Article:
Coinciding with the official release of the Windows 10 Fall Creators Update on Oct. 17, Microsoft unveiled the Surface Book 2, now with a 15-inch model.
Microsoft made waves in October 2015 when it took the wraps off its first-ever laptop, the original Surface Book. The Windows 2-in-1 hybrid device featured a detachable screen, a distinctive hinge mechanism and, in some models, a discrete graphics subsystem that provide desktop-like performance for demanding applications.
Two years later, the Surface Book 2 doesn’t stray too far from its predecessor in terms of design, acknowledged Ryan Gavin, general manager of Surface Commercial at Microsoft. Under the hood, it’s a different story.
The company’s goal was to create “a device without compromises [and can] support all-day work,” he said.
This time around, the 13-inch Surface Book 2 is joined by a 15-inch model that is powered by a quad-core, eighth-generation (“Coffee Lake”) Intel Core i7-8650U processor, capable of reaching speeds of up to 4.25GHz. Visuals are provided by an integrated Intel UHD Graphics 620 GPU (graphics processing unit) and an optional discrete Nvidia GeForce GTX 1060 GPU with 6GB of memory in the base.
All 15-inch Surface Book 2 models include 16GB of RAM. Storage capacity boils down to a 256GB, 512GB or 1TB PCIe solid-state drive (SSD). Its PixelSense touch display has a resolution of 3,240 by 2,160 pixels and supports the company’s Surface Pen stylus and Surface Dial.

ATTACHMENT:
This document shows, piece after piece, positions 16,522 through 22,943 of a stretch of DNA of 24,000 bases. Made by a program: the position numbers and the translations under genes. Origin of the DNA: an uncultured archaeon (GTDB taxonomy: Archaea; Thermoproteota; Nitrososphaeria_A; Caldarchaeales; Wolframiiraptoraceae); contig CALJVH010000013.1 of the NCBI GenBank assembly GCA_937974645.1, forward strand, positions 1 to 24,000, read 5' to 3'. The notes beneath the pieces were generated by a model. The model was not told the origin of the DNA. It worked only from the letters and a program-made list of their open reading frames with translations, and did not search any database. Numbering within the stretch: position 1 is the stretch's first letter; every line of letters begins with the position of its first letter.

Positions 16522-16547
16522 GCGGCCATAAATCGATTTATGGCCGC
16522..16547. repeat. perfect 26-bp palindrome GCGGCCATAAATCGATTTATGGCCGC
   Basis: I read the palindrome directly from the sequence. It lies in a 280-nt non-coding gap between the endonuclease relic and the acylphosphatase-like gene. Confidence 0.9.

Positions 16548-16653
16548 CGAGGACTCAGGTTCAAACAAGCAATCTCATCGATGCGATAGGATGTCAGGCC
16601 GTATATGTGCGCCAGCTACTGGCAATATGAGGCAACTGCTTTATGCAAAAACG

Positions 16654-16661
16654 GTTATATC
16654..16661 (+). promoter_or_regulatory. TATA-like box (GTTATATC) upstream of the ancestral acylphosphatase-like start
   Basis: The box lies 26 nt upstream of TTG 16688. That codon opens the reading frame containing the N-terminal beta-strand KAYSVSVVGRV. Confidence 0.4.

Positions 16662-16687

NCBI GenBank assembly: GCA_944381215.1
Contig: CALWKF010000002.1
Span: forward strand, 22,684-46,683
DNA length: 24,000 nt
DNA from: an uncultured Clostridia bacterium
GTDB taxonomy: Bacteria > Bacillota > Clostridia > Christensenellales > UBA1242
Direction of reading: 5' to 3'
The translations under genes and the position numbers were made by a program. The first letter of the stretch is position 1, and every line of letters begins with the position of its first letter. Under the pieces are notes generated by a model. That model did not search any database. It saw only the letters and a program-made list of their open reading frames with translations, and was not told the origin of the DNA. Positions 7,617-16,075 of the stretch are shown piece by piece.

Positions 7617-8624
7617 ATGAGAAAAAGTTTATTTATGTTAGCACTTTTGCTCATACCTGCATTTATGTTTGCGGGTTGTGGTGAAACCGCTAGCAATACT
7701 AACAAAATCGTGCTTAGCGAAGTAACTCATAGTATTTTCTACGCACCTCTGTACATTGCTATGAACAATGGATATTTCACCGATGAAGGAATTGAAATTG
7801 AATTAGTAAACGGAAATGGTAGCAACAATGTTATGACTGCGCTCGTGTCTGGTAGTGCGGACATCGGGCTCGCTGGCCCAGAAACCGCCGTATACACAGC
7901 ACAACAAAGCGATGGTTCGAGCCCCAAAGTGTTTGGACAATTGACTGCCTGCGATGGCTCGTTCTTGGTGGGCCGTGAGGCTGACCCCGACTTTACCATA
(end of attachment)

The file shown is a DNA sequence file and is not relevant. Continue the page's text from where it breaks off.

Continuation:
Gavin described the new Surface Book 2 lineup as “the most powerful Surfaces ever.” He noted that the the 13-inch model without a discrete GPU is also “completely fan-less,” enabling quiet and power-efficient computing on the go. Microsoft estimates that in terms of graphics processing the new models are up to five times more powerful than the original.
With the Surface Book 2, long transpacific flights can also be productive ones. Battery life stretches to 17 hours (video playback) in a docked configuration and 5 hours in tablet mode. “You work on it on a flight to Beijing without missing a beat,” Gavin said.
IT buyers considering one of the new 13-inch models have two processor options, the Intel Core i7 found in the 15-inch version or a dual-core, seventh-generation (“Kaby Lake”) Intel Core i5-7300U that runs at speeds of up to 3.2GHz. The Core i5 models include an integrated Intel HD Graphics 620 GPU. For more demanding applications, a GeForce GTX 1050 discrete GPU with 2GB of graphics is an option.
In many respects, the new Surface Book 2 is evidence that Microsoft is in the hardware game for the long haul, according to Gavin.
Recently, Canalys CEO Steve Brazier caused a stir when he predicted that Microsoft would “exit the Surface business by 2019.” He listed costs, uneven market performance and Microsoft CEO Satya Nadella’s reputation as a software and “cloud guy” among the reasons for the company’s imminent departure from the hardware scene.
Any claims that Microsoft is giving up on Surface are “patently false,” Gavin told eWEEK. “Surface has never been more central to the company than has it been today.”
Surface Book 2 ships on Nov. 16; preordering begins on Nov. 9 for the 13-inch model worldwide (15-inch in the U.S. only). Prices start at $1,499.
Editor’s Note: This article has been updated to clarify that only the 13-inch Surface Book 2 model doesn’t require a cooling fan. The 15-inch models have cooling fans.